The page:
US 4211333 A
An improved tamperproof container for lyophilized material wherein the container comprises a vial having flange about its opening. Below the flange, but spaced apart therefrom is a shoulder to define an indented neck therebetween. The opening is sealed with a pierceable stopper. An overcap extends over the flange and about the neck to form a skirt about the neck. The skirt has at least a portion thereof extending inwardly in gripping relation with the neck and limited in removal by contact with the underside of the flange whereby the cap cannot be removed without destroying its structural integrity.
1. In an improved tamperproof package for biological material in lyophilized form comprising a container portion and a cap assembly, the container portion having an opening, a neck below the opening, in the neck a flange about the opening and a shoulder spaced apart from the flange to define therebetween a groove; the cap extending over the flange and about the neck to form a skirt, a portion of the skirt extending inwardly in gripping relation to the groove, said skirt having a plurality of ratchets attached to the wall of the skirt and extending upwardly and inwardly from said skirt whereby the overcap is limited in its removal by the flange and can only be removed with the destruction of the structural integrity of the package; the improvement consisting of a sealing stopper in the opening, and the stopper having a capping flange portion and a stem portion; the capping flange portion sealingly engaged with the flange of the container; the stopper having in the stem portion ventilation ribs so that when the capping flange is in spaced apart relation from the container flange, the ventilation ribs allowing fluid communication between the interior of the container and the exterior; the sealed portion of the skirt extending inwardly to engage the juncture of the groove and the container flange; the top of the cap engaging the capping flange in sealing relation; and a sealable opening in the cap for introducing a syringe needle therethrough to introduce reconstituting liquid and for withdrawing the biological material after reconstitution.
This invention relates to an improved tamperproof container for lyophilized material. More particularly, this invention is concerned with vials containing a lyophilized material and having a cap which when fitted in sealing engagement with the opening of the vial can be penetrated by a hollow vial needle to thereby inject a fluid into the vial to reconstitute the lyophilized contents. Most particularly, this invention is concerned with an improved method and closure for positively sealing a vial which method eliminates the need for crimping the overcap about the opening of the vial.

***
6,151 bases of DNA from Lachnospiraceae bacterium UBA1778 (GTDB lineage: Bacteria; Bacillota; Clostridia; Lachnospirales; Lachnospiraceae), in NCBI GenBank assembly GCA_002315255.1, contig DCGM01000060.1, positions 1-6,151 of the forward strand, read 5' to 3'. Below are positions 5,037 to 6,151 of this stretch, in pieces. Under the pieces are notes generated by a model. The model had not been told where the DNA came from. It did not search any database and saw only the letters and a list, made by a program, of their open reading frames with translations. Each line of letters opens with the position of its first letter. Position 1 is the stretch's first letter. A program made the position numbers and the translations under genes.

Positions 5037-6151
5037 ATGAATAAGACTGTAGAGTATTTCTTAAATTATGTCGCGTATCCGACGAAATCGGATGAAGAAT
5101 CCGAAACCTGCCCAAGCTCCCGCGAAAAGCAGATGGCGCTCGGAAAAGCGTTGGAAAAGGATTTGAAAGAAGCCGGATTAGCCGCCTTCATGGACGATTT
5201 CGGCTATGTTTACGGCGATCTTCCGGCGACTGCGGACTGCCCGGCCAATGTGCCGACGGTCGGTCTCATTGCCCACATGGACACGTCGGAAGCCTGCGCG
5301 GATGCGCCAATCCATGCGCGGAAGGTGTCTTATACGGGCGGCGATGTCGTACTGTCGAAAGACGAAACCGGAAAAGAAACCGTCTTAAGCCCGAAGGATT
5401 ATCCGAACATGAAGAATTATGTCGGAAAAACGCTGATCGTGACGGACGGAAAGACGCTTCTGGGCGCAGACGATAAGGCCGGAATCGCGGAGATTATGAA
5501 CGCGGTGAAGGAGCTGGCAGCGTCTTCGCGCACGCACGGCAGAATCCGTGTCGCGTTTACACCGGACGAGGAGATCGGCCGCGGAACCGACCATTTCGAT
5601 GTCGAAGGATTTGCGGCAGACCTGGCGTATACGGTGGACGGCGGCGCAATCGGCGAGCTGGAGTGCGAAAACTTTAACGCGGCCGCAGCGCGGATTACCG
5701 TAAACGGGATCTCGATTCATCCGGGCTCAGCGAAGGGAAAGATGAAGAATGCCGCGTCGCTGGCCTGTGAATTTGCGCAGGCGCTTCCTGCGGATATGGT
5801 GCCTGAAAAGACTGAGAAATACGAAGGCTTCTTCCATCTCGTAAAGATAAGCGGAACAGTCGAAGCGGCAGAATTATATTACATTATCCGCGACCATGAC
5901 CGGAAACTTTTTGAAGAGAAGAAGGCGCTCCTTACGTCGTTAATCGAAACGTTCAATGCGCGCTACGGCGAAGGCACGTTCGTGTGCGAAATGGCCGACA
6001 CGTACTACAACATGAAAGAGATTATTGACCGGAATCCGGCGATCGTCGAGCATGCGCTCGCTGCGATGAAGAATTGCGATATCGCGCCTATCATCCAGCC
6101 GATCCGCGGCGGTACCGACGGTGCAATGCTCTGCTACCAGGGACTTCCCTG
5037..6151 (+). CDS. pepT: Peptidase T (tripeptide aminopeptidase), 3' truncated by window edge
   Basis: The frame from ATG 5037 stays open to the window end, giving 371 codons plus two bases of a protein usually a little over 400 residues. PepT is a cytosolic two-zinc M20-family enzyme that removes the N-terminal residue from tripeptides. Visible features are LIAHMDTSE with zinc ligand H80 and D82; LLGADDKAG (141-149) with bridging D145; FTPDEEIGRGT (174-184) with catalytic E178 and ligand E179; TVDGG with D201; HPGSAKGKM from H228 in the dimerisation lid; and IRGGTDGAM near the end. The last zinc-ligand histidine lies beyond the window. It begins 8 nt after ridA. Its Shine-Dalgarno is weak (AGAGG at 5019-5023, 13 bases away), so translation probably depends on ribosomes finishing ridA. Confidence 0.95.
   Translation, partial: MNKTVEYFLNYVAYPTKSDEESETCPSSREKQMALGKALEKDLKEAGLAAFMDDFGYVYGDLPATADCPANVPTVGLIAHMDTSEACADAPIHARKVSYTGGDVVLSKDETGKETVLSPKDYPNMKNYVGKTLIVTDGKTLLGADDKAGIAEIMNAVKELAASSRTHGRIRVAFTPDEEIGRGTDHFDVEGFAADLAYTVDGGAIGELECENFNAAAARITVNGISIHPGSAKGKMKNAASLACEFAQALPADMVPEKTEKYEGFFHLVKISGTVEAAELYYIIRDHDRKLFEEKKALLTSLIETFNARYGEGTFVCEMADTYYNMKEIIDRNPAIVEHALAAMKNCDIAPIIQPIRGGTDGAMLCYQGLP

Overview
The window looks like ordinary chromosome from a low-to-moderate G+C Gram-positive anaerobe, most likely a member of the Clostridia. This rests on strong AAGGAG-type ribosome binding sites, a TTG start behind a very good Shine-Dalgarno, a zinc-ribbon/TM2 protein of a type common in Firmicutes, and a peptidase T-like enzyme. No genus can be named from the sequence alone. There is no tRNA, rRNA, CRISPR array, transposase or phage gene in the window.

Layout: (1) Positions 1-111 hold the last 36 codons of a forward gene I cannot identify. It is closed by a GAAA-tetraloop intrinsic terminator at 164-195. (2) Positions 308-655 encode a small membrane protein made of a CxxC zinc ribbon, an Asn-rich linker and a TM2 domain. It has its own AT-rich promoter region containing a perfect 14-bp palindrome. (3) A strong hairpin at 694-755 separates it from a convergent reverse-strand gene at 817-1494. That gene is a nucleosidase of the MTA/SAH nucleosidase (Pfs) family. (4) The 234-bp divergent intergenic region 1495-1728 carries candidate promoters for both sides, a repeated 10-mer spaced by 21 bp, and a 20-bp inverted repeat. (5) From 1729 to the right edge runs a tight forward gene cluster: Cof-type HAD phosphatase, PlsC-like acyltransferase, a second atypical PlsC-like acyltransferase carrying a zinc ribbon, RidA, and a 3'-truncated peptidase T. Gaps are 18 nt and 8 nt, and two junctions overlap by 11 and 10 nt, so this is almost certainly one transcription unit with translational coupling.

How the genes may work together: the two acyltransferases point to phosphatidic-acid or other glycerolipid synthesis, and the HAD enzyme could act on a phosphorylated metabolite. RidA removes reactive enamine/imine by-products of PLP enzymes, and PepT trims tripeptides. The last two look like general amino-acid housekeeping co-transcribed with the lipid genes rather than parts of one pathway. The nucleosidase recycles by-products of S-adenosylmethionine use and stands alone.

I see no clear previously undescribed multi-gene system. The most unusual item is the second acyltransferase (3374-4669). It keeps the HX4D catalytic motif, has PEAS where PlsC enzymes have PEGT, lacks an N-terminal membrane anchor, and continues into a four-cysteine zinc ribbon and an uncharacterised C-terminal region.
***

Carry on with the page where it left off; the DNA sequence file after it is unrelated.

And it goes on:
When vaccines or other biologicals are packaged they are often lyophilized to preserve their activity. Lyophilization is essentially a freeze-drying process. Prior to use, the freeze-dried material is reconstituted with sterile water; isotonic solution or other suitable liquid. This liquid is injected into the container of lyophilized material by means of a syringe and needle and after reconstitution the liquid contents are withdrawn in a similar manner for use.
One of the most important aspects of such a container is that it be tamperproof in the sense that if the package were to be opened prior to use that fact would be apparent. In the past, an overcap was crimped about the neck to form a seal. Unfortunately the crimping process sometimes placed inordinate pressure on the vial and often resulted in breakage which necessitated discarding the material; an especially wasteful event since this sealing step is the final step in the manufacturing process.
This crimping operation is now obviated by employing the overcap of this invention which is seated in place by a simple downward pressure on the overcap.
The improved tamperproof container of this invention comprises a vial having a flange about its opening. Below the flange, but spaced apart therefrom is a shoulder to define an indented neck therebetween. The opening is sealed with a pierceable stopper. An overcap extends over the flange and about the neck to form a skirt about the neck. The skirt has at least a portion thereof extending inwardly in gripping relation with the neck and limited in removal by contact with the underside of the flange whereby the cap cannot be removed with destroying its integrity.
The invention can be more clearly understood in greater detail by reference to the accompanying drawing in which
FIG. 1 shows a top view of the outercap of this invention;